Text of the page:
Forage in the UK: March – November
Wild daisies are one of the many flowers that you can eat and use in cooking. They make a lovely addition to salads and smoothies and you can also make medicinal tea from them too.
It’s timeless and well-loved and daisy tea is a great thing to make with small children.
Though, I should add a bit of a disclaimer here too, whenever we’re picking herbs from the garden or plants from the wild, I’m cautious about explaining to my four year old that it’s important to check with a grown up first before you eat any of these wild herbs or flowers. But I think with the right guidance and supervision it’s a beneficial thing and their knowledge of the natural world will only grow.
I first discovered the power of daisies during a foraging course I took part in last year. If you’re interested in foraging for herbs, you can find more here in my post from last year. This post also takes you to a weblink to a different article I wrote for Female First.
Wild daisies are great for lingering coughs, liver, kidneys and inflammation. They are also known to be a blood purifier. Daisy will also strengthens appetite and metabolism.
Country folk are said to use it for various other things too including swollen feet, digestion, and externally for rashes and wounds.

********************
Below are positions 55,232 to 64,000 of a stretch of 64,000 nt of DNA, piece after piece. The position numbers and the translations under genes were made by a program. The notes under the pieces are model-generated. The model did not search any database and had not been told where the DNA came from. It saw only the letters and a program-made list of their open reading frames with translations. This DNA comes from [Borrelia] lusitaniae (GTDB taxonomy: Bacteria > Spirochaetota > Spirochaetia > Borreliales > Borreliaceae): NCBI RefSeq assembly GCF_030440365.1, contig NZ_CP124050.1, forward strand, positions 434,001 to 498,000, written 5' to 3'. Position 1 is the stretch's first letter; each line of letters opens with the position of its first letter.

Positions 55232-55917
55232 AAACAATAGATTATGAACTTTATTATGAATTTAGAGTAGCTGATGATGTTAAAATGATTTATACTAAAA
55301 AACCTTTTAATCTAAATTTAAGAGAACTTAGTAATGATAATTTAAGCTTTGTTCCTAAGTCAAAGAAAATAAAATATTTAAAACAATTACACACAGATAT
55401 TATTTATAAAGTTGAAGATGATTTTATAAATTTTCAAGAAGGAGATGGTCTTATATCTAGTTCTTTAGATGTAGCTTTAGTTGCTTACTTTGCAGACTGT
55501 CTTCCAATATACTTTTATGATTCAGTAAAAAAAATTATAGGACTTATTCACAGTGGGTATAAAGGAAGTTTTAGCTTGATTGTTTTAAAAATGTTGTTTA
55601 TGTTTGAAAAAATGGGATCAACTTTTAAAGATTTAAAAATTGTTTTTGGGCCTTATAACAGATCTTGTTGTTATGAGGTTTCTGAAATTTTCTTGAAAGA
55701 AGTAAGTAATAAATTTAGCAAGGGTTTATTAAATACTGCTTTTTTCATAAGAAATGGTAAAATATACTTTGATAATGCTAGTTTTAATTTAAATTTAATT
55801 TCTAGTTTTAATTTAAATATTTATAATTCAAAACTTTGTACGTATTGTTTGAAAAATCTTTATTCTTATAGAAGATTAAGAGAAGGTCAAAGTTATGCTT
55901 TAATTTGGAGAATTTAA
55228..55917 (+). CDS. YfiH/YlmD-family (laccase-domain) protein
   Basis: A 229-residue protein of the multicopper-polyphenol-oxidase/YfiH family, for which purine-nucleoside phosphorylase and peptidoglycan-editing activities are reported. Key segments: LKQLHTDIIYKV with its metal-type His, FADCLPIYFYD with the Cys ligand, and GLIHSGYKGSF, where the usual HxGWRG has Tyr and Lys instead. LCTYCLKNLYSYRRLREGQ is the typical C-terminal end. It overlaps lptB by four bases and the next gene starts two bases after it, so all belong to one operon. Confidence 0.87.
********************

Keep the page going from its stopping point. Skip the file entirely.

How to Make Daisy Tea
To make daisy tea, the first step is to make sure you harvest daisies that haven’t been sprayed with any chemicals. If you know your garden is free from chemicals, that’s probably your best bet otherwise find a secluded spot in the countryside, away from arable fields.
To make a small teapot of daisy tea, simply take a small handful of daisies with fairly short stalks, and steep in boiling water and wait for around 5-10 minutes.
Or you can add a couple of small spoonful to a cup of boiling water instead.
You can drink up to three cups a day and as with any herbal remedies if you’re breast-feeding or pregnant it’s best to avoid them just in case, as there isn’t the research available.
I haven’t done a recipe post with a poetry pairing for some time now! I used to do this often when I started blogging. Whereby I would post a favourite recipe and instead of selecting a wine to pair with the meal I would offer a suggested poetry pairing, a poem you might like to read with your meal, something that matches the tone, texture and mood of the food. The below is perhaps a bit ‘on the nose’ but I trawled through quite a few and I kept coming back to this. It reminds me of innocence, and youth. Plus I could quite imagine Emily approving of daisy tea.
So here we go…
The Daisy Follows Soft The Sun
By Emily Dickinson
The daisy follows soft the sun,
And when his golden walk is done,
Sits shyly at his feet.
He, waking, finds the flower near.
“Wherefore, marauder, art thou here?”
“Because, sir, love is sweet!”